I love the odd quiet that comes over everything. When the rush stops, when even the day seems to breathe out and relax. I still go see my horse, and lean unto her and wonder if she knows there is a different energy in the air. I take her a “gift” and enjoy being away from it all for a bit.
Living now in the northern hemisphere, I have a very different experience of weather, with winter arriving with Christmas. (Remember that for years we only saw snow on cards, and we cooked boiling hot traditional English meals in temperatures of more than 100 degrees Fahrenheit!) In the cold, I can understand better the impetus to have parties, the need to celebrate and stomp about with warm food and drinks. I love the lights and noise that brightens up the long dark of the winter season. Back home the heat often meant that all we wanted to do was lie in a heap!
Also Christmas here comes right after Thanksgiving, which comes right after Halloween. In Australia there was no Halloween and certainly no Thanksgiving. Back home, it was the real arrival of summer, schools were out for the long holidays, and people were planning vacations.
All in all, it is still an odd feeling although one I can easily navigate. I have arrived where I recognize December as a time to slow down and, with seasonal reason, give thoughtful gifts to the best of my capacity and time. December is an opportunity to acknowledge those whom I love and whom have helped me over the past year and/or my life.
Most of all, and the real “Aha!” for me in terms of December rituals, is “The New Year Box.” One of the boxes long past decorated has become the repository of an annual New Year letter to myself – and it is as much an “Old” Year letter.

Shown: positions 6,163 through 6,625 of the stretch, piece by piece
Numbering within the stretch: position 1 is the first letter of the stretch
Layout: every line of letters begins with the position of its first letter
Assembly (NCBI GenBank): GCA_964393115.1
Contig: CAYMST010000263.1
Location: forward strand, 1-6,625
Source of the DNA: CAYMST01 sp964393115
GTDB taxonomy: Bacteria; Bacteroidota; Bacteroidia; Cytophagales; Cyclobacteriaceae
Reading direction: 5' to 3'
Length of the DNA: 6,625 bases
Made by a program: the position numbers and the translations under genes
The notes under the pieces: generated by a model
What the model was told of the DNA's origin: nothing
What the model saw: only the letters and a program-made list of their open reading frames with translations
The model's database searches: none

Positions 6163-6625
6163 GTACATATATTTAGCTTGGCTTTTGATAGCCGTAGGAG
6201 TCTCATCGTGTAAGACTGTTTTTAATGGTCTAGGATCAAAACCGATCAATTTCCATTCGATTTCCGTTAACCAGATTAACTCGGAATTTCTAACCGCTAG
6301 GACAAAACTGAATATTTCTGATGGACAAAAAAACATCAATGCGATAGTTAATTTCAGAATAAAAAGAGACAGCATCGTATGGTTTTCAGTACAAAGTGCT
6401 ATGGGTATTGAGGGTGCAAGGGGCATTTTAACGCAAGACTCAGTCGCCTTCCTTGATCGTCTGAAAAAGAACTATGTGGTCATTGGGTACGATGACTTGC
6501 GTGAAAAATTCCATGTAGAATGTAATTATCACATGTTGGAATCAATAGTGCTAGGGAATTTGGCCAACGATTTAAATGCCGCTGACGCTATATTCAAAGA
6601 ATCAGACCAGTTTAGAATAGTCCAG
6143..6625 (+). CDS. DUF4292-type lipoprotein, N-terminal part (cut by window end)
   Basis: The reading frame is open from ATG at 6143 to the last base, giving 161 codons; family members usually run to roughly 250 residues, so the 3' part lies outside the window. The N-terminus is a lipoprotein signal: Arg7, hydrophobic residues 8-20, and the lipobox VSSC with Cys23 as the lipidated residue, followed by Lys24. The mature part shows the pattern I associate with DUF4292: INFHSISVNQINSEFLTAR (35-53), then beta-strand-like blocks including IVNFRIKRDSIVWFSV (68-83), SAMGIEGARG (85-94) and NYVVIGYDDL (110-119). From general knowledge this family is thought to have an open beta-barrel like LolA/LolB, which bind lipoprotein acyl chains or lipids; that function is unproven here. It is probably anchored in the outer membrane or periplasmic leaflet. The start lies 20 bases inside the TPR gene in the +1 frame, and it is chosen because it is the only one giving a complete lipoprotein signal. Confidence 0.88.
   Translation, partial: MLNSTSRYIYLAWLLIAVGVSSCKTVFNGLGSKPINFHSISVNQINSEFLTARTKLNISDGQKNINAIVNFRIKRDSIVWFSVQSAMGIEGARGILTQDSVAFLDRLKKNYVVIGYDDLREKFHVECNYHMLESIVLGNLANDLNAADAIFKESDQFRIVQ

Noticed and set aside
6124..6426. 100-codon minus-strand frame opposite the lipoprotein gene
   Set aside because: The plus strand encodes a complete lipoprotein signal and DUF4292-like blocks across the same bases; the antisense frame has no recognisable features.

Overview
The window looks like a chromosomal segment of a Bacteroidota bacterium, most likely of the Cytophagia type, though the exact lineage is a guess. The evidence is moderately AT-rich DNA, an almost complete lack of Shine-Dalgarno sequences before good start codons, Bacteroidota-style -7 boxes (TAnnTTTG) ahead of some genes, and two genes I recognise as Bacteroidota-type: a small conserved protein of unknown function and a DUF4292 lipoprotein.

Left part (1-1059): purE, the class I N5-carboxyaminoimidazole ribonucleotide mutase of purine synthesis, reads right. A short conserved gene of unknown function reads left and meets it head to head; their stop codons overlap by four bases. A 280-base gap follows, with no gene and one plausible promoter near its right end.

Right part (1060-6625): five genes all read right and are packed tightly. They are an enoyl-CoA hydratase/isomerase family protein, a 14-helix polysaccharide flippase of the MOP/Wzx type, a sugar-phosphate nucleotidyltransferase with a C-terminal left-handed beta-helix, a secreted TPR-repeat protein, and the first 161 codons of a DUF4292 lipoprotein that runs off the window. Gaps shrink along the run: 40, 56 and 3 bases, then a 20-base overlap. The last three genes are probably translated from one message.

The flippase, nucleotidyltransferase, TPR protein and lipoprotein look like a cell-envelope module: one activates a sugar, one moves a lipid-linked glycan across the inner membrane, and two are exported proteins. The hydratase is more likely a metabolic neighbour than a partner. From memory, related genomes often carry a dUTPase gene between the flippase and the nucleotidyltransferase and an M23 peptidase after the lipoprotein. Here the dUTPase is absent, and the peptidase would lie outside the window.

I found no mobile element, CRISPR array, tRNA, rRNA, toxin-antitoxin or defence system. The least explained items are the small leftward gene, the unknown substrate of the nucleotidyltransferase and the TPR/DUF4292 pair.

Along with that, I have renamed the general Christmas letter the “New Year letter” and get it out between the two dates. I take the time to go back over the years’ appointment book, journals, special events, and to thank, enjoy and mourn, if necessary, the stepping stones of the year’s journey. I write a letter to myself summarizing the previous year and naming intentions for the year ahead, add pictures and, with the New Year’s letter that goes to all, place them into the “New Year Box.”
That original box is stuffed, and I may have to make a bigger one as I go into this new year. I plan to do this for at least the next 25 years! It is a terrific record of the journey and, for me, the annual ritual ties the old with the new, the holidays with the work of personal evolution, the joy with the sadness and the reality with the dreams.
About Kate Hawkes
Kate Hawkes has earned degrees in education, theatre and counseling, and has taught many different groups, ages and places. She works with veterans, children, teenagers and adults, from elementary through high school, community and college groups. She is also a theatre professional with expertise in all areas – actress, director, producer and playwright. As a consultant with The Society for Arts in Healthcare, she helps groups develop arts programs specifically tailored to meet the needs of healthcare. Kate created Performing Wellness ™ and teaches workshops throughout the country. Recently, she published a book “PERSONAL MAGIC: Conscious Empowerment through Creativity & Spirit.” Kate lives in central Arizona, and when not conducting a workshop or a rehearsal or at her computer engaged in a myriad of endeavors, she rides her horse through ancient rocks, up windswept peaks and along the streambeds that keep her grounded.